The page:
First find a Cowboy or Cowgirl.
Not one who didn’t want to
volunteer and simply got lassoed into it. Instead find a real broncobuster ready to help you get things into apple pie order.
Possible roles: Serving as a Volunteer Team Leader. Planning and coordinating activities. Top level organization of people, processes and events.
Why needed: Many times a nonprofit lacks the funding to support good volunteer administration. Consequently orientation, training and supervision may be weak. The right Cowboy or Cowgirl can make this area stronger than a Brigham Young cocktail.
Next locate a Lumberjack or Lumberjill.
This volunteer loves logging in to build relationships.
Possible roles: Managing social media interactions. Maintaining a blog. Online volunteer recruitment. Research of funding opportunities.
Why needed: Keeping up with the forest of virtual communities can be a job not everyone is cut out for. Many fundraisers need more face time with potential donors. The Lumberjack or Lumberjill can provide important support in filling that void.
Don’t forget the Prospector.
Not every volunteer assignment can be served up on a gold platter. Someone has to be willing to dig through the past, keeping what is needed and tossing out what isn’t.
Possible roles: Recovering important systems, ideas and people down in the dumps. Bringing projects back to life while injecting enthusiasm into other volunteers.
Why needed: Volunteer disinterest and burnout can result from involvement with projects that didn’t get off the ground in the past. The Prospector brings special leadership and vision in mining for gold.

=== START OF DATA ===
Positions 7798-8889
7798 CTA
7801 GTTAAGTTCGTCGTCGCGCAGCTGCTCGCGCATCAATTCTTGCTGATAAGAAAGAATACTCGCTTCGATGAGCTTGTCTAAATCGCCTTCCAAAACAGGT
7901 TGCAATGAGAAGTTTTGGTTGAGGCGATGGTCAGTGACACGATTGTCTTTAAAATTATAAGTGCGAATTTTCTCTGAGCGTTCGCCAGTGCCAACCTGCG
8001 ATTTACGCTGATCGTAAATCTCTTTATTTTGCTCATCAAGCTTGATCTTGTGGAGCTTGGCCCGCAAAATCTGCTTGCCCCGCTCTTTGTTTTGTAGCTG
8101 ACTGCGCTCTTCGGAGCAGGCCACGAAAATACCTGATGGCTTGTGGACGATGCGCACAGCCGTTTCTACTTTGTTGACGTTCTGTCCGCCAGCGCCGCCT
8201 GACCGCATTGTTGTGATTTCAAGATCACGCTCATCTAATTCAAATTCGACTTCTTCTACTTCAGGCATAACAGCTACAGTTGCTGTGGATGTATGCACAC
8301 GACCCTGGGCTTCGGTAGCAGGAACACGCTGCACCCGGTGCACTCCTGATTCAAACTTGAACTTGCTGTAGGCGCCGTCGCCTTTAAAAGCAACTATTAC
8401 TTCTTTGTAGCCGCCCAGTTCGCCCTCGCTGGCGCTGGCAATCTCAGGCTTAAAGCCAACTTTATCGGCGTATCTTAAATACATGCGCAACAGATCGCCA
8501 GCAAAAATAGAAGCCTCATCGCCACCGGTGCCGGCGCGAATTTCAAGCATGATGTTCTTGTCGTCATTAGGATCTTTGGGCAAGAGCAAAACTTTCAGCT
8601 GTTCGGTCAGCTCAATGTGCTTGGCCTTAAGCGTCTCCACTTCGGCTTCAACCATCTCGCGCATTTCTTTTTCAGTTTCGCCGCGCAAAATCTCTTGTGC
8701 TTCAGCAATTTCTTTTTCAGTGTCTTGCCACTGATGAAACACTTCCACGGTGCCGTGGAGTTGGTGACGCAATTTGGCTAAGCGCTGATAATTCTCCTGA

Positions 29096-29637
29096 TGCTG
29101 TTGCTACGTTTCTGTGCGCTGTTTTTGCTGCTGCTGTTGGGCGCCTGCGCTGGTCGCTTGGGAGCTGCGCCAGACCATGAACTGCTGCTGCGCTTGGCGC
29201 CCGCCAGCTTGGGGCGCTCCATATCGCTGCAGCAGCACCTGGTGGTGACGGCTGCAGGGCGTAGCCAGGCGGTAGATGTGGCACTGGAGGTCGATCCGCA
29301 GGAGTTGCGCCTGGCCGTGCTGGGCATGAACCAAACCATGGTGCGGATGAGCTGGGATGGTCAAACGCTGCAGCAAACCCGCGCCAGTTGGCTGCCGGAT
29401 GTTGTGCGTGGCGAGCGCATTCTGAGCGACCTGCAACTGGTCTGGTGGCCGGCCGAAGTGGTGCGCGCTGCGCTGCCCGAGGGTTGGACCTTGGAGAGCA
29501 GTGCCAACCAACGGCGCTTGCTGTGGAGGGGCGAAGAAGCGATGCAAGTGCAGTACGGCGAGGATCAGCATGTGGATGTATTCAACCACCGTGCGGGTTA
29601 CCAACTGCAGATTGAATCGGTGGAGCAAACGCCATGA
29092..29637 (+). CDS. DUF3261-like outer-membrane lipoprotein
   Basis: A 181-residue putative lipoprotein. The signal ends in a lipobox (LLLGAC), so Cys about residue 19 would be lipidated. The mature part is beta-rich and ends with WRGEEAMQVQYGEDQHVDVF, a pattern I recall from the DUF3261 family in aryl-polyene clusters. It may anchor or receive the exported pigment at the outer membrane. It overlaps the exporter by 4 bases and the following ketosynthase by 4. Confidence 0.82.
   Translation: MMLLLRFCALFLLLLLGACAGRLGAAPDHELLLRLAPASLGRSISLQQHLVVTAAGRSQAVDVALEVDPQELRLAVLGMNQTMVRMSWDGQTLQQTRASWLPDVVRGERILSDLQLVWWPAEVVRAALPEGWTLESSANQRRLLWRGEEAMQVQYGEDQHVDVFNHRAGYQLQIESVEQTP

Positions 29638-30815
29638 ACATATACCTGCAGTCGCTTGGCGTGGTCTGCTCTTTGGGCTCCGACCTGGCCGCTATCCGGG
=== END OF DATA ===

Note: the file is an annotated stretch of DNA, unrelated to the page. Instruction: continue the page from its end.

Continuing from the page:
The Unifier rounds out the group.
This key volunteer is your ambassador that just keeps plugging away. Preferably this person has previous volunteer experience within your own organization.
Possible roles: Keeping your nonprofit and its volunteers wired.
Why needed: There is not always clear communication flowing between volunteers, staff members, the Board of Directors and the community.
Shake up your organizational structure.
Place an increased emphasis on volunteer management and retention. The benefits can include improved visibility, process improvements, better volunteer (and staff) satisfaction and cost savings. That’s a great return on investment.
❏ Anticipate volunteer needs as far in advance as possible. Consider establishing multiple workgroups in broad areas of need, each containing the four volunteer personality types above.
❏ Seek to gain a better understanding of volunteer skills and interests. Carefully look at the many faces of volunteers. They can also be:
• Potential board members
• Converted to cash or in-kind donors
❏ Turn this idea over in your mind: On-Call Volunteerism. This can be an effective tool in addressing urgent needs. In those cases where volunteer assistance could be beneficial and is required on short-notice, on-call volunteers can prove to be a valuable asset. This is especially true with property, building and equipment issues.
❏ Make regular use of rotating internships when tasks are repetitive, the training required is minimal and continuity is less of a factor.
❏ Remember that volunteers don’t like to be taken advantage of any more than you would. Treat volunteers as the key long-term asset they are. Invite your new volunteers to actively partner with staff and your board.
Volunteers are more than just help for the things you don’t like to do or are overloaded with.
So shake things up to create a rich, meaningful volunteer experience. You might even get peppered with compliments.